Some more time, some XML functions

I had written about some details regarding current time and timezone for the regular DB2 and the Oracle mode. Now I had some time to play with built-in XQuery functions.

There are quite many that deal with time, date, timestamps, and timezones. For the XML and XQuery processing an implicit timezone of UTC (Coordinated Universal Time) is assumed. This is something to keep in mind when processing XML data - different semantics again (who said life is easy?). XQuery defines a good number of functions and operators on durations, dates, and times. DB2 supplements that with some more functions to make life simpler (not easy) in DB2. Most of them provide the local value, i.e., the one related to where your database server is located.

xquery current-dateTime()
--------------------------------------
2011-04-08T10:12:48.70082Z

Note the "Z" behind the timestamp, indicating Zulu (UTC) time, not necessarily the one of your location. DB2 adds its own function to deliver that:


xquery db2-fn:current-local-dateTime()
--------------------------------------
2011-04-08T12:13:44.026531

Now the "Z" is missing and we have a timestamp without a timezone. How about some experiments with timezones?

xquery db2-fn:local-timezone()
--------------------------------------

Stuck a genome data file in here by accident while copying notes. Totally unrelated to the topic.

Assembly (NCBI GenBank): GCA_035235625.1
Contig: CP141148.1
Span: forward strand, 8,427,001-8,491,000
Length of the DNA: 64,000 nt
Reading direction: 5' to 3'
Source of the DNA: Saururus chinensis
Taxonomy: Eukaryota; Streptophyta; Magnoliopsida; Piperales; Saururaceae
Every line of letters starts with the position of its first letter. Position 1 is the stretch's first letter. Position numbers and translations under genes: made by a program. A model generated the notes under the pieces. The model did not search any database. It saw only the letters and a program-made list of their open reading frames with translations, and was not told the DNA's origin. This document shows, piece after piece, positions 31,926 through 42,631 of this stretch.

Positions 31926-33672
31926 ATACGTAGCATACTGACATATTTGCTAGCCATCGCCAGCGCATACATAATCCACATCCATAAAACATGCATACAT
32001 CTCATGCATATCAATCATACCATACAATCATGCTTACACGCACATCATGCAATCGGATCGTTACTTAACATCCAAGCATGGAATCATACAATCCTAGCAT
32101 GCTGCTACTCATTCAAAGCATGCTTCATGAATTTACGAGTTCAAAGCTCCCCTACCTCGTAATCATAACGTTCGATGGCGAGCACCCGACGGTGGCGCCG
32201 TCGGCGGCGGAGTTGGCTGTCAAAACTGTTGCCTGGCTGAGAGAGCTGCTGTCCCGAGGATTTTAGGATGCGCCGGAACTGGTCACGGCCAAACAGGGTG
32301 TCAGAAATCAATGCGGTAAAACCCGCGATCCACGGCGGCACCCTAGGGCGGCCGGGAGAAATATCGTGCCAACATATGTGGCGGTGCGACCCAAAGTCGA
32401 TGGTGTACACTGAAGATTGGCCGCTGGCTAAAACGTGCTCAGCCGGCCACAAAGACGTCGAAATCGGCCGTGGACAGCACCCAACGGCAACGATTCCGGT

PT2H

xquery db2-fn:current-local-dateTime() - current-dateTime()
--------------------------------------
PT2H

With the first call we can obtain the timezone at our place. In my example it is the Central European Time with Daylight Savings being active. Not surprisingly, subtracting the (global) current time from the current local time, we receive the same difference in hours.

xquery adjust-dateTime-to-timezone(current-dateTime(),  db2-fn:local-timezone())
--------------------------------------
2011-04-08T12:18:09.078883+02:00

XQuery has a function to adjust a timestamp to a specific timezone. In the example above, we use the already known functions as input and the result gives another timestamp. The interesting part about is that now a timezone indicator is returned, "+02:00".

My time is up for today. If you have time, try out the other time-related functions in XQuery...

(Updated) Times are changing: DB2 vs. Oracle mode

If you expected a show off between the two database systems as part of this blog article, you will be disappointed. I only wanted to show you some - on first sight strange - behavior you can run into, based on whether you are using the regular DB2 date and timestamp semantics or the Oracle compatibility mode.

Let's start with a regular DB2 database:
db2 => values current timestamp

1                        
--------------------------
2011-04-07-16.07.55.194069